There are three types of attributes on gear. Offensives, like the above-mentioned Damage types. Defensives, like the previously mentioned Barrier and Health Points, and Utilities with stats that do not belong in the other two categories. Each piece of gear can roll with a combination of the stat types, example 3 offensives, 2 defensives and 1 utility. A low-quality item that can have 3 total stat types, may roll with 3 offensives or 1 offensive, 1 defensive and 1 utility, or any other possible combination. A high-quality item may roll with all 6 stats, making them more powerful and more desirable.


I’ve mentioned passives a few times now, so let’s get to it. What are they, what do they do?

As you level up either your character or your chosen skills, you get points to distribute among the passives they have. Passives on an ability can drastically change how that ability performs. Example, the basic Default Attack for a Warrior is Quick Slash. By itself, it doesn’t do a lot of damage, but you can buff that through passives. What you can also do, is turn it into an Execute ability. With the passive Execute (yeah, good name!) you can make it instantly kill a non-boss target that is below 15% HP. That is awesome! But wait, there’s more! You can also change it from doing Physical damage to doing Lightning or Fire damage. If you choose Lighting, you cannot choose Fire, as those passives are mutually exclusive, but the tooltip will tell you that. Other abilities may have several mutually exclusive choices, but this one only have these two. Should you choose Lightning, you can make it cast a debuff on the target which makes the target take more damage from everyone for a little while. With Fire, you can leave a burning Damage Over Time effect on the target. That’s something entirely different from the original Quick Slash that was weak as hell!

Passives on a Character are much more simple, straightforward, no need to be a master theorycrafter to figure out if a passive is good or not. Most of the passives are identical for all classes, but 2 are class specific and another 2 changes depending on class. I will not go through all of them here, but some do need to be mentioned. In the class descriptions I wrote that each class could use two damage types. They get a level-scaling passive damage bonus for those types, so it’s Melee and Ranged for Warrior and Ranger, and Melee and Magic for Mage. The class specifics are a static percentage buff to either Armor, Evasion or Barrier, as well as a level-scaling amount of those same stats for their respective classes

Which passives you pick is up to you, but for early game survival I will recommend you pick the first three on the first row, for more health points and health regeneration. In the second row, the damage buffs are very good as well. Later on, you unlock resistances that makes you take less damage and some utility buffs to damage, survival and rewards.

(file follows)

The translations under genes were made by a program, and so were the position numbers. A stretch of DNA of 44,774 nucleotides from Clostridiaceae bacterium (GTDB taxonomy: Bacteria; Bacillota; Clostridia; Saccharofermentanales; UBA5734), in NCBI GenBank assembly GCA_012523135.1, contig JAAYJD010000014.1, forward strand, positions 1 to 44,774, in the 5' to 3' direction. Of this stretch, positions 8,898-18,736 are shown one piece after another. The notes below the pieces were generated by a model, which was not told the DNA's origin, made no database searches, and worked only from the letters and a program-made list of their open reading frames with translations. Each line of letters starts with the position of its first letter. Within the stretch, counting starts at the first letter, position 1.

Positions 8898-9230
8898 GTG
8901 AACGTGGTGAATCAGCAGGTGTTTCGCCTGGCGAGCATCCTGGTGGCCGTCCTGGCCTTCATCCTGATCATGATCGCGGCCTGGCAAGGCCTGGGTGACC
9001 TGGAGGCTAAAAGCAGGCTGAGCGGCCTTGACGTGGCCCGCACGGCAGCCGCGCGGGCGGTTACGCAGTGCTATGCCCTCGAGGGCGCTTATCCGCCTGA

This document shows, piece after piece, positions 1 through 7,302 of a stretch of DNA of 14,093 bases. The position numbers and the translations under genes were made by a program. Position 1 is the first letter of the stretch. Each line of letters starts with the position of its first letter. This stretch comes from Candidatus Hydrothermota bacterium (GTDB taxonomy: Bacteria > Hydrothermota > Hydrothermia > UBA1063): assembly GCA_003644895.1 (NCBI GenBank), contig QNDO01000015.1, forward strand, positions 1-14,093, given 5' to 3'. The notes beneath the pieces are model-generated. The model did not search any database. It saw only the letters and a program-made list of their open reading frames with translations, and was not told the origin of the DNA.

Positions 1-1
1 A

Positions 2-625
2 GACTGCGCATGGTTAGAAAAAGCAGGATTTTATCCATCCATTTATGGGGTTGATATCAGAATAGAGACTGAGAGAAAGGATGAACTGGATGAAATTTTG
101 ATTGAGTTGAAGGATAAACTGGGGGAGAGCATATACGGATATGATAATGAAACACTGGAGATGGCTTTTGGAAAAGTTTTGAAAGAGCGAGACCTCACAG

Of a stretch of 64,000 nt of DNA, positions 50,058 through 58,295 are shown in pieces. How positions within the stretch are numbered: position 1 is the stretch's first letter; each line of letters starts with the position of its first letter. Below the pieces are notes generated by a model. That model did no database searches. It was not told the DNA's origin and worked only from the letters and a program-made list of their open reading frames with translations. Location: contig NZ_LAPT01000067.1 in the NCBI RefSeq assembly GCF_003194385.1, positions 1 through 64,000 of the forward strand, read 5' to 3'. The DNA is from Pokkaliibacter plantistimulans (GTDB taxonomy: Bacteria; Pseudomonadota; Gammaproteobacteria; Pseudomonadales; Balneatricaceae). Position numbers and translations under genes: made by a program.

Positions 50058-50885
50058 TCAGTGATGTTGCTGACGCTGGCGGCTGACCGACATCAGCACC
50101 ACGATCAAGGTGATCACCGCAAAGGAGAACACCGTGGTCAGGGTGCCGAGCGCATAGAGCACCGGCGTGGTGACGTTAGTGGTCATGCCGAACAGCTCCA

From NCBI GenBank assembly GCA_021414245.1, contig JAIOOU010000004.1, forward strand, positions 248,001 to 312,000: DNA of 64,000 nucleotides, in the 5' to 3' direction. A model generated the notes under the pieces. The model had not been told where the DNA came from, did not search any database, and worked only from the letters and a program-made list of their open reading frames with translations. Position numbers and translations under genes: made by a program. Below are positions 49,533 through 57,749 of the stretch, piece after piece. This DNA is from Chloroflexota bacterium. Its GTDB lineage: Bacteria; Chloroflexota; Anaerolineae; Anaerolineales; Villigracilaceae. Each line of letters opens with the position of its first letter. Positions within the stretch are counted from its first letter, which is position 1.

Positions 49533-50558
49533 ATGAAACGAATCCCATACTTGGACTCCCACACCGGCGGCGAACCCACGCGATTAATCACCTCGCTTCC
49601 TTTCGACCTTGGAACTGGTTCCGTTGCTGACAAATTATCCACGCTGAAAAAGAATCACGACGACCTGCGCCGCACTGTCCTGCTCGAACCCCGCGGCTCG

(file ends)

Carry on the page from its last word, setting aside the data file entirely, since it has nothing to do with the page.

Final Notes

General rule, if you read about stuff, either ingame, on Discord or in another guide, and you have no clue what or where a thing is, assume it is unlocked later in the game than where you are. Everything unlocks at some point and a lot of Quality of Life improvements are made through progression. If you think to yourself “Oh, I wish there was a way to do this thing”, have no fear, there probably is. Later. But not at first. Play the game, level up and you will notice many of the things you want are actually in the game already. If you are looking for how to get certain materials, level up, you’ll get them. You will essentially never be stuck if you just keep playing. But keep in mind that this is an idle game and you’re not supposed to finish it in a week. Some things take time, a loooong time!

If you need information, always look in the Glossary first. Seriously! I cannot stress that enough, the Glossary is really all you need to figure out 95% of this game. The people on Discord might be able to help you out fast, but if you read the Glossary, you can help yourself faster.

With that said, there is one thing I would like to address specifically, to help you level up a LOT easier. Remember all the way back at the beginning I mentioned something about the first 75 levels? Yeah, here’s what I meant by that. Your Mage characters can cast the ability called Meteor. It is the final Default Attack unlocked for them. At first, it doesn’t seem all that special, nothing more than a fancy improved Fireball. But at character level 75 you unlock the most important passive in the game right now, for any class. Maelstrom.

This particular passive makes your Meteor do a lot more damage. Remember earlier, when I mentioned the different damage types and if you changed from one to another, the ability would not benefit from both types? With Maelstrom, Meteor benefits from your Magic and your Fire and your Cold and your Lightning and your Arcane and your Elemental damage. At the same time! If you then include the Elemental Strength passive, you can benefit up to 20% more from each stat.

All the stats are additive, so if you have 100% Magic and 120% Fire and 270% Elemental, you would do 490% damage with Meteor. But that’s not all! Maelstrom also makes it so that Meteor automatically picks the lowest elemental resistance of your target and turns all 490% damage into that type. So, if the lowest resistance is Arcane, Meteor with Maelstrom will deal 490% Arcane damage. Even if you have 0% Arcane damage stats! This makes Meteor the absolutely strongest attack in the game right now and any Mage not running Meteor at level 75+, is holding back the team and your progression.